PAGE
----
In October, 1789, General Washington, then but recently chosen President of the United States, made a tour through the New England States. He had not been in Massachusetts after March, 1776, when the British troops left Boston. His reception by the people and by the rulers of the state, was such as had never been given to any individual. All were desirous of testifying their gratitude for his public services, and their respect and admiration of his exalted character. There was a universal opinion prevailing, that to him, more than to any other individual, the country was indebted for a successful termination of the arduous struggle for liberty. There were indeed many brave men in the field, and many able men in the cabinet, and very many sincerely patriotic among the common people; or the efforts of the country never had succeeded. But so far as the issue depended upon military skill and force, the praise of victory was preeminently due to General Washington. It was not mere courage which decided the contest; but the prudence, caution, and untiring fidelity of the commander-in-chief were necessary to the success of the cause; and the people were fully sensible of the value of his essential services, and of their peculiar obligations to him for liberty and independence. The selectmen of Boston addressed him in behalf of the citizens of that ancient town, and in very respectful and affectionate terms; to which he replied, in his peculiar manner, honorable both to his feelings and his patriotism. The governor and council addressed him as follows:"We meet you, sir, at this time, with hearts replete with the warmest affection and esteem, to express the high satisfaction we feel in your visit to the Commonwealth of Massachusetts. We can never forget the time, when, in the earliest stage of the war, and in the day of our greatest calamity, we saw you at the head of the army of the United States, commanding troops determined but undisciplined; by your wisdom and valor, preventing a sanguinary and well-appointed army of the enemy from spreading devastation through the country; and, sooner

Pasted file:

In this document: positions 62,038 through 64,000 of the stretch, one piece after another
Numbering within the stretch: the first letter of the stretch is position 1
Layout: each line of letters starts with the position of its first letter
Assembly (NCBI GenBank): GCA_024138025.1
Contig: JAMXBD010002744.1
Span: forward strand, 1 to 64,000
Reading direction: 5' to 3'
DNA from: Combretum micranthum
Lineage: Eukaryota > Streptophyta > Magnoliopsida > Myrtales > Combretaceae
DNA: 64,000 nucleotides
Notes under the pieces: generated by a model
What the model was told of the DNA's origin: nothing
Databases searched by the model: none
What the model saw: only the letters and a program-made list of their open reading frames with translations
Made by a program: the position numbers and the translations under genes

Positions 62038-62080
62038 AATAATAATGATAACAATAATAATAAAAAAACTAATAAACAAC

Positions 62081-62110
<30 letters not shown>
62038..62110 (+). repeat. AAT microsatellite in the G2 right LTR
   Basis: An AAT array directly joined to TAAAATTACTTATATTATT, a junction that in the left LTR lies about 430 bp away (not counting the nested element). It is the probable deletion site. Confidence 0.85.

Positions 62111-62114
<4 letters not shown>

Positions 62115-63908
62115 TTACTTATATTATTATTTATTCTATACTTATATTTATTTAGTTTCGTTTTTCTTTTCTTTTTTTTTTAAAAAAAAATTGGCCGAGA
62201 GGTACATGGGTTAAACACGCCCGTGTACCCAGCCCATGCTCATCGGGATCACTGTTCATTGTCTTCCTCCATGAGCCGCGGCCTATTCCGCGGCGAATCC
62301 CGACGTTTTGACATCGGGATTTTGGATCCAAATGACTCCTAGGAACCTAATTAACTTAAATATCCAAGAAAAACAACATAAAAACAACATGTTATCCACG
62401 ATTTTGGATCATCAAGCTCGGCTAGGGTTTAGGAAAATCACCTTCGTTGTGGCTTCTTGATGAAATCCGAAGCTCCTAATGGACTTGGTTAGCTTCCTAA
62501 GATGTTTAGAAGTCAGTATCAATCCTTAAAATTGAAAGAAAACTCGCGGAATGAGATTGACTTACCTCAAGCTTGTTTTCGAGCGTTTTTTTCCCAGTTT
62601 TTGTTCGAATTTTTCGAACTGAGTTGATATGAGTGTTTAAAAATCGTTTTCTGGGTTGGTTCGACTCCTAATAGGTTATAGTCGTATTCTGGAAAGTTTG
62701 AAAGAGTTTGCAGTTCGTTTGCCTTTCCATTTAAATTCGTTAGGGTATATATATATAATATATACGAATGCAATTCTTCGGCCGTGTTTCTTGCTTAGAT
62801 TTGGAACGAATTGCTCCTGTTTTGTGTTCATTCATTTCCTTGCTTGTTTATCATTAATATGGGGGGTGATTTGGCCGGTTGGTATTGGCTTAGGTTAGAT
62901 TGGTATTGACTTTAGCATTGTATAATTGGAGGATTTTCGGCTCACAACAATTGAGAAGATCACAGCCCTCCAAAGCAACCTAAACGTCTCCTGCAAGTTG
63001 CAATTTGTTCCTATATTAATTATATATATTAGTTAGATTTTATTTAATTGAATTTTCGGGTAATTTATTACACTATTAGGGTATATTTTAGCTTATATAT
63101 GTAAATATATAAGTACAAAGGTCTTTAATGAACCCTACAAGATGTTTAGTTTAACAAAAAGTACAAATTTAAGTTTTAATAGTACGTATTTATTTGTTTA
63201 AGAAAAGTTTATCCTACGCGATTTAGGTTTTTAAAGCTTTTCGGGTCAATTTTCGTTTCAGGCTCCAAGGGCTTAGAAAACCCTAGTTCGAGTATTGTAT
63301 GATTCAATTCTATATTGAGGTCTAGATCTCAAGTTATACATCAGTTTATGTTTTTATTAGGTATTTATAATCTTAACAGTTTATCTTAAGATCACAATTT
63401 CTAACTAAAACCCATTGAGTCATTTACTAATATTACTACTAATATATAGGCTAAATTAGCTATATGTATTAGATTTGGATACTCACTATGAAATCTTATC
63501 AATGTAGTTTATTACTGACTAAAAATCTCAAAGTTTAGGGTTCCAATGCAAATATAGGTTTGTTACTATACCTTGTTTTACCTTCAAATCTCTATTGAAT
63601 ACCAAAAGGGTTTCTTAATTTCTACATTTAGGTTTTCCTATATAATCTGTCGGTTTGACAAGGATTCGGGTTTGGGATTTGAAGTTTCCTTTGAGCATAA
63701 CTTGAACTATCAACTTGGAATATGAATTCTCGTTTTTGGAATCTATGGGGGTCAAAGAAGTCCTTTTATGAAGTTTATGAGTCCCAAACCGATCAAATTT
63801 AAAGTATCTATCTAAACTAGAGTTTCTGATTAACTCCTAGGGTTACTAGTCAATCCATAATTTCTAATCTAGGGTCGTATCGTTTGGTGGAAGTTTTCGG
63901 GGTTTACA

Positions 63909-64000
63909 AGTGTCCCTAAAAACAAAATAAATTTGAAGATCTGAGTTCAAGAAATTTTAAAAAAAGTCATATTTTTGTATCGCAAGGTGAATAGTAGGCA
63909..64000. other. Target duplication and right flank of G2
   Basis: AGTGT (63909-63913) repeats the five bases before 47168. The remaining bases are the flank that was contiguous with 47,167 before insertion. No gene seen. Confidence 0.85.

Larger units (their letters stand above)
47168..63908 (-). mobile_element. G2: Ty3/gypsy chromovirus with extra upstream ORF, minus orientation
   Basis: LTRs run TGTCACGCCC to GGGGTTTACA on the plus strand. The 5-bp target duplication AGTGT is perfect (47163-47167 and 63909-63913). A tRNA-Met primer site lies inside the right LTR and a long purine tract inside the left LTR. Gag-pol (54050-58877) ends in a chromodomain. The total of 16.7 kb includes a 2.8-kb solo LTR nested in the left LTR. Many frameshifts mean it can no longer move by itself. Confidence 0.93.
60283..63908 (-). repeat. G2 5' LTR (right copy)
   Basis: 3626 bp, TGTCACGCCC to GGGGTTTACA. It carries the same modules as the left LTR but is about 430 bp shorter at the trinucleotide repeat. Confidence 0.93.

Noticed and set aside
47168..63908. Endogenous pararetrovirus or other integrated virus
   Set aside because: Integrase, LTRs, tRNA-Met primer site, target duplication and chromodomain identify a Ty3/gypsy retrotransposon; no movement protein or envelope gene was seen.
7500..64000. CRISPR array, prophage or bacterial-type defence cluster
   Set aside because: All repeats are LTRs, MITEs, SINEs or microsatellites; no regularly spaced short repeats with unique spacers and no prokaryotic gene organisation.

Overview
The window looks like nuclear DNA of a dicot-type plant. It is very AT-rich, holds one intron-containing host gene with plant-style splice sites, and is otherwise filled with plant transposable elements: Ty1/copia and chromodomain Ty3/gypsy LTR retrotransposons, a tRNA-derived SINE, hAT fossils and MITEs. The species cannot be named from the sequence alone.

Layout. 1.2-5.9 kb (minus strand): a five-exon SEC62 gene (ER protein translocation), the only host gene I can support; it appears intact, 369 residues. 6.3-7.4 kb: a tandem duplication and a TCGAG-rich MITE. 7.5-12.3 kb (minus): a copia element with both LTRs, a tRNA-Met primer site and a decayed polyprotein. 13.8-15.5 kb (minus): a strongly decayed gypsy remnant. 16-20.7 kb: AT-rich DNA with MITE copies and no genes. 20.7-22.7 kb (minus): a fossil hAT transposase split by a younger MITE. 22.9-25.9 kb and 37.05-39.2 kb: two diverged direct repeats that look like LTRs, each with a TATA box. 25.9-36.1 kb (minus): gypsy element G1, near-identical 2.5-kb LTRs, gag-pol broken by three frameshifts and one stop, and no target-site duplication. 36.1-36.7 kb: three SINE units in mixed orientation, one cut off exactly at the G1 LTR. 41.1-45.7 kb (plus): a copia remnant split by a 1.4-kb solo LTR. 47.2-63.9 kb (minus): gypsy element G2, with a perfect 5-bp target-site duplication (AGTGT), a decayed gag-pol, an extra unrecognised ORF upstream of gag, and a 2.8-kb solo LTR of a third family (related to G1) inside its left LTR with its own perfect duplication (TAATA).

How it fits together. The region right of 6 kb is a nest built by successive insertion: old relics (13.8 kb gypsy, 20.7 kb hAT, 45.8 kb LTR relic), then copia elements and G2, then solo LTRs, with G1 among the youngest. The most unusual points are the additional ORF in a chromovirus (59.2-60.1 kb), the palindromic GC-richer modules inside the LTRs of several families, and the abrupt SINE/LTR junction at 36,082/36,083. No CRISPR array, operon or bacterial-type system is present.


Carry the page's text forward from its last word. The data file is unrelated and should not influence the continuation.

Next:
than we had reason to expect, obliging them to abandon the capital. We have since seen you in your high command, superior to the greatest fatigues and hardships, successfully conducting our armies through a long war, till our enemies were compelled to submit to terms of peace, and acknowledge the independence of these United States, which congress had asserted and proclaimed. We have now the pleasure of seeing you in a still more exalted station, to which you have been elected by the unanimous suffrages of a free, virtuous, and grateful country. From the attachment, which you manifested, while in military command, to the civil liberties of your country, we do assure ourselves that you will ever retain this great object in view, and that your administration will be prosperous and happy. It is our earnest prayer, that the divine benediction may attend you here and hereafter; and we sincerely wish, that through life you may continue to enjoy that greatest of earthly blessings, to be accepted by the multitude of your brethren.'

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To this address, General Washington replied "Gentlemen: To communicate the peculiar pleasure which I derive from your affectionate welcome to the Commonwealth of Massachusetts, requires a force of expression beyond that which I possess. I am truly grateful for your goodness towards me; and I desire to thank you with the unfeigned sincerity of a feeling heart. Your obliging remembrance of my military services is among the highest rewards they can receive: and if rectitude of intention may authorize the hope, the favorable anticipations which you are pleased to express of my civil administration will not, I trust, be disappointed. It is your happiness, gentlemen, to preside in the councils of a commonwealth where the pride of independence is well assimilated with the duties of society, and where the industry of the citizen gives the fullest assurance of public respect and private prosperity. I have observed, too, with singular satisfaction, such a becoming attention to the militia as presents the fairest prospect of support to the invaluable objects of national prosperity and peace. Long may these blessings be continued to the Commonwealth of Massachusetts. And may you, gentlemen, in your individual capacities, experience every satisfaction, which can result from public honor and private happi